Meet the first five people to win this year's Nobel Prizes

One winner is the first Chinese scientist to receive a Nobel for work completed in China

Three scientists who discovered "therapies that have revolutionized the treatment of some of the most devastating parasitic diseases" have won this year's Nobel Prize in physiology or medicine, the Nobel committee announced on Monday.

The Nobel committee awarded the prize to William C. Campbell, a researcher at Drew University in Madison, New Jersey, and Satoshi Omura, a professor emeritus at Kitasato University in Tokyo, for their work developing the drug Avermectin—the derivative of which, Ivermectin, has dramatically lowered the incidence of river blindness and lymphatic filariasis.

Youyou Tu, a researcher at the China Academy of Chinese Medical Sciences, shared the prize with Campbell and Omura for her work developing the drug Artemisinin, which has been found to help reduce the mortality of malaria by more than 20%–including by more than 30% among children—and is credited with saving more than 100,000 lives annually in Africa alone.

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In a statement, the committee said, "These two discoveries have provided humankind with powerful new means to combat these debilitating diseases that affect hundreds of millions of people annually." Parasitic worm diseases, such as river blindness and malaria, sicken a third of the world's population. "The consequences [of the discoveries] in terms of improved human health and reduced suffering are immeasurable," the committee added.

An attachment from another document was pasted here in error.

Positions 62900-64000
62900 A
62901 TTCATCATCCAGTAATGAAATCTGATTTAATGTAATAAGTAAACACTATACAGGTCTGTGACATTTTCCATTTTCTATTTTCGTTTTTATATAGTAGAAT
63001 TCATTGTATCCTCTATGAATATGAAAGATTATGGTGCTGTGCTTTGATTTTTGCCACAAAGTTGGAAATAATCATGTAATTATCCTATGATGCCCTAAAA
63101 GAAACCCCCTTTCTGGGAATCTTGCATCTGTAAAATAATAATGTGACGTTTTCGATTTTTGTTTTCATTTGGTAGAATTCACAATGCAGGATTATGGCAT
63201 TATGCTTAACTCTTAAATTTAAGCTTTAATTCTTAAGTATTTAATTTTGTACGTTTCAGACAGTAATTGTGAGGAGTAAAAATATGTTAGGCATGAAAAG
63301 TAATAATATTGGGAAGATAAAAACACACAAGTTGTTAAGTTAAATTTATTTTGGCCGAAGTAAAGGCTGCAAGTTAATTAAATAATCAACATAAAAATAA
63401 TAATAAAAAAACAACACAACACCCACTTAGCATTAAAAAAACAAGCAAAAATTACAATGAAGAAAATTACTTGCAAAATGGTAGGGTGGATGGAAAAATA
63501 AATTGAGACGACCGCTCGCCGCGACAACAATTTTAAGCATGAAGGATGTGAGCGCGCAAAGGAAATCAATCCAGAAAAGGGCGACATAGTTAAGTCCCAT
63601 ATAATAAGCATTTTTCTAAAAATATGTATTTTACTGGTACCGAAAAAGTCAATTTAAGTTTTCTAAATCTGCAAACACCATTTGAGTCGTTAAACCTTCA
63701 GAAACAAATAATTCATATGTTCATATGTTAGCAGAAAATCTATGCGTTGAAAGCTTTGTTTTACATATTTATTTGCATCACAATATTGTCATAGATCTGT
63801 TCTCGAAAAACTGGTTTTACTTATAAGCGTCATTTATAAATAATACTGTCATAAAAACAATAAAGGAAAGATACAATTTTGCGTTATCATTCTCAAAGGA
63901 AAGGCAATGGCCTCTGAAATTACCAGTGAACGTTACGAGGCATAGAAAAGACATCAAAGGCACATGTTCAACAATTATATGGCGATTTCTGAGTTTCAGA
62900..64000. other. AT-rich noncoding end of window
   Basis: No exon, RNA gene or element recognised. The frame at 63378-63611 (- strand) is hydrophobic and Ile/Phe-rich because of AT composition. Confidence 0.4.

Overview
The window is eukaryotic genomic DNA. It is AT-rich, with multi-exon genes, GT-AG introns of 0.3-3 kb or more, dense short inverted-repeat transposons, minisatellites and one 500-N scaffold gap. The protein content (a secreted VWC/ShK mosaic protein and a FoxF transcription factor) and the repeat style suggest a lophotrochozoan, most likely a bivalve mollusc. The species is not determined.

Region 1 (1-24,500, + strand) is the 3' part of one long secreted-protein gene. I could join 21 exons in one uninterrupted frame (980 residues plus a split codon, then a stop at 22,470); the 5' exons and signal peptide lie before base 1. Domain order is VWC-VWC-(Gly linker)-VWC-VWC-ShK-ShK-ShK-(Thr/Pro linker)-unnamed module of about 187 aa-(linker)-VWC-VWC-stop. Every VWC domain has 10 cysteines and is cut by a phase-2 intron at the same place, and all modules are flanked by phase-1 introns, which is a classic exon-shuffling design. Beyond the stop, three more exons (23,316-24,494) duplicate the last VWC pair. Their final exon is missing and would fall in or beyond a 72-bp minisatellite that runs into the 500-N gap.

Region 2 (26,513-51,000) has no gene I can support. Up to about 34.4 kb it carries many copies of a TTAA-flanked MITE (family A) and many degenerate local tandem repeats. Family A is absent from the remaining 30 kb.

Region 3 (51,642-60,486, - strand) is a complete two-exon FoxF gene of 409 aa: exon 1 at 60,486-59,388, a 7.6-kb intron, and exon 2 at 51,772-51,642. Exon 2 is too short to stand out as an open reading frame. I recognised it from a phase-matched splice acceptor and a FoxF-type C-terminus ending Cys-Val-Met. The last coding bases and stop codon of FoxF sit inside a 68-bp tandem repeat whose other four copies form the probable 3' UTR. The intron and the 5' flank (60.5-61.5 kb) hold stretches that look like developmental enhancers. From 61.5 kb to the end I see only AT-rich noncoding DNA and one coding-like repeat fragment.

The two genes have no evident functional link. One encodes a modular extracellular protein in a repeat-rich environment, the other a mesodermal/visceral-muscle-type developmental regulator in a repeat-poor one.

One winner was quick to thank external factors for his remarkable discoveries. Omura told a Japanese television broadcaster that he was not sure if he deserved the price, adding, "I have learned so much from microorganisms and I have depended on them, so I would much rather give the prize to microorganisms."

Prizes in physics

The committee awarded the Nobel Prize in physics Tuesday to Takaaki Kajita of the Institute for Cosmic Ray Research and in Japan and Arthur B. McDonald of Queen's University in Canada for demonstrating that neutrinos must have mass.

Research teams led by Kajita and McDonald both took measurements of neutrinos that led to a "ground-breaking discovery" that the subatomic particles have mass—a realization that contradicted the Standard Model of particle physics, Stefan Soldner-Rembold, particle physicist at the University of Manchester, told the BBC.

"The discovery has changed our understanding of the innermost workings of matter and can prove crucial to our view of the universe," the committee said in a statement.

Receiving the award was "a very daunting experience," said McDonald. "Fortunately, I have many colleagues as well, who share this prize with me" (Altman, New York Times, 10/5; Bernstein, Washington Post, 10/5; Ritter/Rising, AP/ABC News, 10/5; Webb, BBC News, 10/6; Molin, Wall Street Journal, 10/6).

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